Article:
cover profile then I cut the cover in the middle, removing 2 mm of plastic
from the centre. Then I glued the two halves using the sides as referring
points for the right alignment. After filing and sanding it, I glued
the bolted PE stripe and then a 0.5 x 1 mm plastic stripe. This was
worked to depict the cast-in bolt heads bullet guard. At the end I erased
the plastic excess to restore the interlocks with the sides and glued
it in place. The M10 early differential covers were usually of a more
rounded and “fatty” type than those of the Sherman tanks.
See a good photo before making one (you’ll need some putty…).
• The M10 was powered by a diesel engine like the M4A2. I had
to replace the belly plates (right for a M4 or a M4A1) with the ones
carefully scrapped and thinned, from an Italeri M4A1 (which has them
• The rear plate misses the exhausts. Being based on a diesel
engine, I took the exhaust from an Italeri M4A2 that was converted to
a M4 and I used them after being made round according on the sources
consulted. Their scratch building is quite easy anyway, being made with
• The instruction don’t show them, anyway I glued the pentagonal
plates (placed in the greyed area at the right of the bogie number 7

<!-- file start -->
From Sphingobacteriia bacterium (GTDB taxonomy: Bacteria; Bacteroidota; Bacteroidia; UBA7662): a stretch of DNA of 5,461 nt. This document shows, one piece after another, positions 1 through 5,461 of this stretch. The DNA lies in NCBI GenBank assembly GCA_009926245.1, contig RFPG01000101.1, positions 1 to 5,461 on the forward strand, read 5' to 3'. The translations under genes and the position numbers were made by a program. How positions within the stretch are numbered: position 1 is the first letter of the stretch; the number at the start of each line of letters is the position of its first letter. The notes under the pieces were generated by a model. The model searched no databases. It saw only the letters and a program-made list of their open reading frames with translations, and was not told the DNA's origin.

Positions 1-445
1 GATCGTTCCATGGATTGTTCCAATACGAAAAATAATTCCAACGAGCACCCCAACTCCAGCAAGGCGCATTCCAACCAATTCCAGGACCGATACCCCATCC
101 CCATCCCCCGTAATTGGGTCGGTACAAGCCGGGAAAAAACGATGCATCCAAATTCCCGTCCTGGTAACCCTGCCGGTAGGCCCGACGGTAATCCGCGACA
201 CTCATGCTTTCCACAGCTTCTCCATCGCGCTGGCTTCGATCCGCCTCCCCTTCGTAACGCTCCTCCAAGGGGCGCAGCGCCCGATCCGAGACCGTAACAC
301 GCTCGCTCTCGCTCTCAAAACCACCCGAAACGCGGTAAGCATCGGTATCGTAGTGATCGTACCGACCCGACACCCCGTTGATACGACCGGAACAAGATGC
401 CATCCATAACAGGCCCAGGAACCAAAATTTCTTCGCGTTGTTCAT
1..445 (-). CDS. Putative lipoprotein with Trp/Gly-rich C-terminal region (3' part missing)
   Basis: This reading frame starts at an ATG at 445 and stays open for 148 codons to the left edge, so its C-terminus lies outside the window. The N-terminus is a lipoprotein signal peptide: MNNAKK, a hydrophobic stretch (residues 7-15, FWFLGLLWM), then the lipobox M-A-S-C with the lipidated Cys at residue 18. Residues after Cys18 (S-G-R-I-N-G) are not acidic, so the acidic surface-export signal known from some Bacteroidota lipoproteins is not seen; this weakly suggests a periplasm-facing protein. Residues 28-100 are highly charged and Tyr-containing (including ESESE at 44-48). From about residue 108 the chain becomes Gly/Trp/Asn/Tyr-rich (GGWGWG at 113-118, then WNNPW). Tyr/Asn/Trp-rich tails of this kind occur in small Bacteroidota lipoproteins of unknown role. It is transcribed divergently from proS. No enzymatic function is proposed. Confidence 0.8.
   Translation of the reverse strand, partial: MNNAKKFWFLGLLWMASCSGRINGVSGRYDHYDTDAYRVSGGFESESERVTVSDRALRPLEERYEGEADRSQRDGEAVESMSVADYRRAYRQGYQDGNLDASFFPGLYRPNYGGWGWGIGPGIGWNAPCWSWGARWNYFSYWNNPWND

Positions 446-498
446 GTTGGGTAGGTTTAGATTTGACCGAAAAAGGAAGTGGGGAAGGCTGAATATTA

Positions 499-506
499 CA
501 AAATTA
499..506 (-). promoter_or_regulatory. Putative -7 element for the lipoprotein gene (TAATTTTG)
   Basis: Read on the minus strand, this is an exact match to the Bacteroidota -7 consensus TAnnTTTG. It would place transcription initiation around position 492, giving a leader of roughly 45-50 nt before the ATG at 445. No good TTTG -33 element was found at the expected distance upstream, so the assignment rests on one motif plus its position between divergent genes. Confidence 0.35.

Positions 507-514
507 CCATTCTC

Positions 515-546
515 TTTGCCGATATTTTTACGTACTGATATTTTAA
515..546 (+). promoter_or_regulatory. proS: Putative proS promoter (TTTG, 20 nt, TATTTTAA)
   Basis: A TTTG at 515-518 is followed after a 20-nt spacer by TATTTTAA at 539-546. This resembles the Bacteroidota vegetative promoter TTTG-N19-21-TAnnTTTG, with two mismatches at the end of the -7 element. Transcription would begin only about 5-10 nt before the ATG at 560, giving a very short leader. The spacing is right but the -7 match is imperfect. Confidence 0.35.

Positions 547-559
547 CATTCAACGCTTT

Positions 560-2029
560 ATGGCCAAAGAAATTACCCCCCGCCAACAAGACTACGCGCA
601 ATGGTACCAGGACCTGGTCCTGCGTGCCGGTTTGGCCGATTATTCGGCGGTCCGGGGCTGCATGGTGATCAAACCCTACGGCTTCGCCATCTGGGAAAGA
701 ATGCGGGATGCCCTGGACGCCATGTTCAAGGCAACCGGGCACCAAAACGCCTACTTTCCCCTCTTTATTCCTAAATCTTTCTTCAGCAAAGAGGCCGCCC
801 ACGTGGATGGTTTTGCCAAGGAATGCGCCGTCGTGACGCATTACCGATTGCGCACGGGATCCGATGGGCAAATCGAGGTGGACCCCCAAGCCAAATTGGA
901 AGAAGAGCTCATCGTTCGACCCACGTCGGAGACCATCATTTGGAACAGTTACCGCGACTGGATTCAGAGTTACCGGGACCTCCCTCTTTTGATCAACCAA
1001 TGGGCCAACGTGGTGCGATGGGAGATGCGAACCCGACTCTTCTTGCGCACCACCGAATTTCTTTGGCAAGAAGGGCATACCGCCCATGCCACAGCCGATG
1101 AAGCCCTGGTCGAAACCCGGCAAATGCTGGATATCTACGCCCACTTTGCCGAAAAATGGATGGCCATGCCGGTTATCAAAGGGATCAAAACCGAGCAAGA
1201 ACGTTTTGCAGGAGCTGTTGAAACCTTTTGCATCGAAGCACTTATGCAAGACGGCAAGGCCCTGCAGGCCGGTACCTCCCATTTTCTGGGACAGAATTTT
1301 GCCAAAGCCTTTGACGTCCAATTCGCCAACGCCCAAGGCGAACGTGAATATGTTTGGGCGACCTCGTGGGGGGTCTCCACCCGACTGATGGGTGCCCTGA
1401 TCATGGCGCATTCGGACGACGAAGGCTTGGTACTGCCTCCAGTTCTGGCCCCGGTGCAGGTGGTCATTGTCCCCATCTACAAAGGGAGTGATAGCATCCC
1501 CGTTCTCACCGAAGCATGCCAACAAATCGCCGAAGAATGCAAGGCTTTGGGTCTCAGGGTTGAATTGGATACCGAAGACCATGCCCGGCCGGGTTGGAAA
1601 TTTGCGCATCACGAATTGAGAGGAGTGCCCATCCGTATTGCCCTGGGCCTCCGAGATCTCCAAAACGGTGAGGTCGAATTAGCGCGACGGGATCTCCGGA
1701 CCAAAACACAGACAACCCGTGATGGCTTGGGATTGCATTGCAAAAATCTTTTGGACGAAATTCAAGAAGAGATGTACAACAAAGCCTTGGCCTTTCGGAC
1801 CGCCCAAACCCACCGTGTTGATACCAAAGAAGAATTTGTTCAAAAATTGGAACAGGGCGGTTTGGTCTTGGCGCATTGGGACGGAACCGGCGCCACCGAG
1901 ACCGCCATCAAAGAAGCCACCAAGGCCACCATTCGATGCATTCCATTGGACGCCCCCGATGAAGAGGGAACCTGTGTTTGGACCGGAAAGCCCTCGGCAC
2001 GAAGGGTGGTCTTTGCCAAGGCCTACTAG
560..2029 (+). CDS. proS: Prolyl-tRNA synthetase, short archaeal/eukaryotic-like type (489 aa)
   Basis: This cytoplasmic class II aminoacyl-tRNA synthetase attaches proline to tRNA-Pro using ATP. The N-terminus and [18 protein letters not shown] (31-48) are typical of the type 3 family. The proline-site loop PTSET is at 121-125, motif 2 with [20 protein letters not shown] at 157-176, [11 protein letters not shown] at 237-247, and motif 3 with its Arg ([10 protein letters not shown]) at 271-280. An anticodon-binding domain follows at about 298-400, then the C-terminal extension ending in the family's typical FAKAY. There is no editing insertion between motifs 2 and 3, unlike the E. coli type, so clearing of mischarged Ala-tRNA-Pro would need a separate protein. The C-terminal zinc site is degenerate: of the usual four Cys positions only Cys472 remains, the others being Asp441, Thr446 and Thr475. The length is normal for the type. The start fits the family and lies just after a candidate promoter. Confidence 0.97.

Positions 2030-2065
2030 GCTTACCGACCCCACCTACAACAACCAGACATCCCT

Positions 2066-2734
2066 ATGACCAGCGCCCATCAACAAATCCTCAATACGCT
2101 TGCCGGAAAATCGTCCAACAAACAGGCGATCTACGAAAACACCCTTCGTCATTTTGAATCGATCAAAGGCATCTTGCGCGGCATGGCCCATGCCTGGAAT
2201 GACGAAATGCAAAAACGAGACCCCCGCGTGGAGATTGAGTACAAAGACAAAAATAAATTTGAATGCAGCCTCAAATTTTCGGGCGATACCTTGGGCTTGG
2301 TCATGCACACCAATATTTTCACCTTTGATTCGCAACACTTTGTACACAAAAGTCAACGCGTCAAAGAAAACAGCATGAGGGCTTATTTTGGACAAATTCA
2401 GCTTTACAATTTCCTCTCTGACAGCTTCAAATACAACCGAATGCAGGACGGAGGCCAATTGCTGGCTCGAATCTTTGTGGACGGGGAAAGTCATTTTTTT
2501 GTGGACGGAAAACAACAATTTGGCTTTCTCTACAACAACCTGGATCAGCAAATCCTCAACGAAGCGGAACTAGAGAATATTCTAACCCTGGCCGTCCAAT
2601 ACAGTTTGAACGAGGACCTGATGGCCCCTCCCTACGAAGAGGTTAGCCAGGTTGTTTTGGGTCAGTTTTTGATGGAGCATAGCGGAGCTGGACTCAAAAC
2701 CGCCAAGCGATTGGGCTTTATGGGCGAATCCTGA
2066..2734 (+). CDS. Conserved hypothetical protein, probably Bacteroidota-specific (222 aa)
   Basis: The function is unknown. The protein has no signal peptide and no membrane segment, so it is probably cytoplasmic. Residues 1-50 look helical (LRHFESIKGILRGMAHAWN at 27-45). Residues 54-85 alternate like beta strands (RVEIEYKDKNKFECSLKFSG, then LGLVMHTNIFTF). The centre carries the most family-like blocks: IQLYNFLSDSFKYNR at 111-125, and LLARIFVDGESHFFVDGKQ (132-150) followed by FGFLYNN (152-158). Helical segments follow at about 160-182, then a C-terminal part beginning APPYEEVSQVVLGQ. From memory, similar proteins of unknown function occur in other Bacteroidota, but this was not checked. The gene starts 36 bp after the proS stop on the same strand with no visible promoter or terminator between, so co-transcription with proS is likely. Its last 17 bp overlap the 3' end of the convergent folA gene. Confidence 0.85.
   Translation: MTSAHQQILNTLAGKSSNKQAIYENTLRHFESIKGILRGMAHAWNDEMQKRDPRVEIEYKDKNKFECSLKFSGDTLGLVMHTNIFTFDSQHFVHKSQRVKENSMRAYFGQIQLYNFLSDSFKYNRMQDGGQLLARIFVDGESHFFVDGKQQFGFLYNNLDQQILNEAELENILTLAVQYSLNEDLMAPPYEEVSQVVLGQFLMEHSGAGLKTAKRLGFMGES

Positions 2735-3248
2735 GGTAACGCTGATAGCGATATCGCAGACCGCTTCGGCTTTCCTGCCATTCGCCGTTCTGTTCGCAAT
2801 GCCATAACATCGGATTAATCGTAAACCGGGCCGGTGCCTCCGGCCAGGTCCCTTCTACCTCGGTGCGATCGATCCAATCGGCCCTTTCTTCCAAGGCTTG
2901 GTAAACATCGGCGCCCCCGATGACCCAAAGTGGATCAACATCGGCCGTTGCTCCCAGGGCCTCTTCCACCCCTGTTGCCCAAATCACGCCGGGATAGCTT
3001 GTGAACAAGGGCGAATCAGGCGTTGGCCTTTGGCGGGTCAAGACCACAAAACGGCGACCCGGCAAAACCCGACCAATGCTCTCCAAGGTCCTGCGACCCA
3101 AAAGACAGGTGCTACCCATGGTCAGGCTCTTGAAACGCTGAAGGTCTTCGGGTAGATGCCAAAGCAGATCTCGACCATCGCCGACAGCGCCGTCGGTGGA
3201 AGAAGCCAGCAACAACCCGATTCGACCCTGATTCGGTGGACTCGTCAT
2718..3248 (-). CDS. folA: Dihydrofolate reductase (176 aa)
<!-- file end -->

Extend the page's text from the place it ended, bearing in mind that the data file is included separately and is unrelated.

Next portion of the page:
on the moulds A) at the sides of the rear plate 33D.
• The deflector needed to be carefully cleaned of the ejector
pins present in the inner surface, I opened the upper side (from which
the engine air come) then I sanded it externally to make the side shape
more rounded and in the centre I opened the hole which leaves the exhaust
smokes flux free to go through. When glued in place it wasn’t
placed vertically, but a little sloped.
• The upper rear plate (10C) had a notch similar to the M4 tank;
it was made with a file and a sharp knife.
• I replaced the PE vertical sides of the fenders with thin plastic
ones because they looked better in my opinion.
• A good photographic source was used to positioning the welded
attachment points (pieces 20E) which don’t have marks to refer
to. A careful job is needed to cut them off, to trim them, to place
them and to avoid losing some of them.
• The rear lights are undersized, I made new ones with plastic
rod segments rounded on one side.
• The PE brush guards included in the kit are too much fragile
for me. I scratch built new brush guards so I don’t know if they
are correct after being folded.
• The tools need to be carefully cut off from their sprue; they